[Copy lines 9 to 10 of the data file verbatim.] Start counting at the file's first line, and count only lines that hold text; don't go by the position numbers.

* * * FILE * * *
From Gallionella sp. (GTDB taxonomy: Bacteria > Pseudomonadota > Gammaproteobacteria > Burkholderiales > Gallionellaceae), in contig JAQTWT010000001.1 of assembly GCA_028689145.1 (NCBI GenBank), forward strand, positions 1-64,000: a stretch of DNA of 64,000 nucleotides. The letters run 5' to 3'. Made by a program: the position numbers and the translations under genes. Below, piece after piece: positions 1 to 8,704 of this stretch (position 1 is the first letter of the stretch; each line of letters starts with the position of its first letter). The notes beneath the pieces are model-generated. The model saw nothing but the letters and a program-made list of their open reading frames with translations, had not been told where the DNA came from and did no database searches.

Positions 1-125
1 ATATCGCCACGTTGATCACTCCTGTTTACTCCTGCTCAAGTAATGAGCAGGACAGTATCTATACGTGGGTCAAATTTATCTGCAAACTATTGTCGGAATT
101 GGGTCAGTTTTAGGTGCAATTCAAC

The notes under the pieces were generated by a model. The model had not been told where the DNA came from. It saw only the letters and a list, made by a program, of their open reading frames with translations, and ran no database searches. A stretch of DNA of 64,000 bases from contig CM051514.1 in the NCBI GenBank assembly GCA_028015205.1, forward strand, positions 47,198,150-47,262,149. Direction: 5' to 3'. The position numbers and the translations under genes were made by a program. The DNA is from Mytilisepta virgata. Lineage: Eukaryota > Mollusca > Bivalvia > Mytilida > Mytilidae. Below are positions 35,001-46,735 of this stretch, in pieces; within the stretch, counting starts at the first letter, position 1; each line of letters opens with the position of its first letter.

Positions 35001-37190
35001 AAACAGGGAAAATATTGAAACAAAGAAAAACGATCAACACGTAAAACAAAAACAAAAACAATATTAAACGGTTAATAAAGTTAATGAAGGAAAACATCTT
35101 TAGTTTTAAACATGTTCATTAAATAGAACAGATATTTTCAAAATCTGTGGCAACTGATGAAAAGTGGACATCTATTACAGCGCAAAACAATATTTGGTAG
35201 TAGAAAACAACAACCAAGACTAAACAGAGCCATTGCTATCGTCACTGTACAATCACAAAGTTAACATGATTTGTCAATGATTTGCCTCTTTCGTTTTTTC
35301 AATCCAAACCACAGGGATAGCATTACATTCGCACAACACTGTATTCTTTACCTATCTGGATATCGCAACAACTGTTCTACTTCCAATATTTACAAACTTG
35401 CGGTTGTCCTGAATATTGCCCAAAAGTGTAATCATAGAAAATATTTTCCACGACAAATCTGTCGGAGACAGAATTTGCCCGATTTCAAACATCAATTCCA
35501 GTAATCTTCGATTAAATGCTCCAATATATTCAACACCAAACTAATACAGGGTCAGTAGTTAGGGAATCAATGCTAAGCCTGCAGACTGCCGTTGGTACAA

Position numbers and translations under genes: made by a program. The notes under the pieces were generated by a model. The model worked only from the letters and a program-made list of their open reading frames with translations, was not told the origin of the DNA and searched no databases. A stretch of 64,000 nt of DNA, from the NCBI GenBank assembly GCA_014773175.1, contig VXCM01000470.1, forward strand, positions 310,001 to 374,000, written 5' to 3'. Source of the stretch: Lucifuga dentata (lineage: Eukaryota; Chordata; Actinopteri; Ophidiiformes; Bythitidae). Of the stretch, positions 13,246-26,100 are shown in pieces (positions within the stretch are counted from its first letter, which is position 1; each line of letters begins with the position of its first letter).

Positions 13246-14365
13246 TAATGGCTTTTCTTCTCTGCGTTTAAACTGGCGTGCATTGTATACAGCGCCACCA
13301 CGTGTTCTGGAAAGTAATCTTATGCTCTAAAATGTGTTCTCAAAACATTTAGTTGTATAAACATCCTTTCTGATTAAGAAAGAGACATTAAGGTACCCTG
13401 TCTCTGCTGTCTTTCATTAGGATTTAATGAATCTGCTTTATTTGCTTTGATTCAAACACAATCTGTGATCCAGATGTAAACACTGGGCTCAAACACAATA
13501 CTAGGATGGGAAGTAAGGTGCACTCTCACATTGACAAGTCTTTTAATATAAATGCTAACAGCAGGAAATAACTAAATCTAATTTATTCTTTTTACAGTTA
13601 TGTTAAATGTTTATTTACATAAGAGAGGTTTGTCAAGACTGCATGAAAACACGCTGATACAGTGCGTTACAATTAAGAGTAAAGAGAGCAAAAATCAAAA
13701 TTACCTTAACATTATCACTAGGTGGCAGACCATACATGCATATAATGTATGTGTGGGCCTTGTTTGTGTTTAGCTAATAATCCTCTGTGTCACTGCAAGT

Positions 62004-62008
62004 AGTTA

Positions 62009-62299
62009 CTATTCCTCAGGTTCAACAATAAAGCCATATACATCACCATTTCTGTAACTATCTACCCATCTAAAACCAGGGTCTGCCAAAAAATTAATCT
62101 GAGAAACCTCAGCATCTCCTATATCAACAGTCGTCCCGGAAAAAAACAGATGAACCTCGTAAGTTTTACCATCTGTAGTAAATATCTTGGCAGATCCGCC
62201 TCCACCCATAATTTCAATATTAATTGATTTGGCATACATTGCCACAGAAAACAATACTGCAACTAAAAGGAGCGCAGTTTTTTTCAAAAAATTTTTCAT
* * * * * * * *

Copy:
35201 TAGAAAACAACAACCAAGACTAAACAGAGCCATTGCTATCGTCACTGTACAATCACAAAGTTAACATGATTTGTCAATGATTTGCCTCTTTCGTTTTTTC
35301 AATCCAAACCACAGGGATAGCATTACATTCGCACAACACTGTATTCTTTACCTATCTGGATATCGCAACAACTGTTCTACTTCCAATATTTACAAACTTG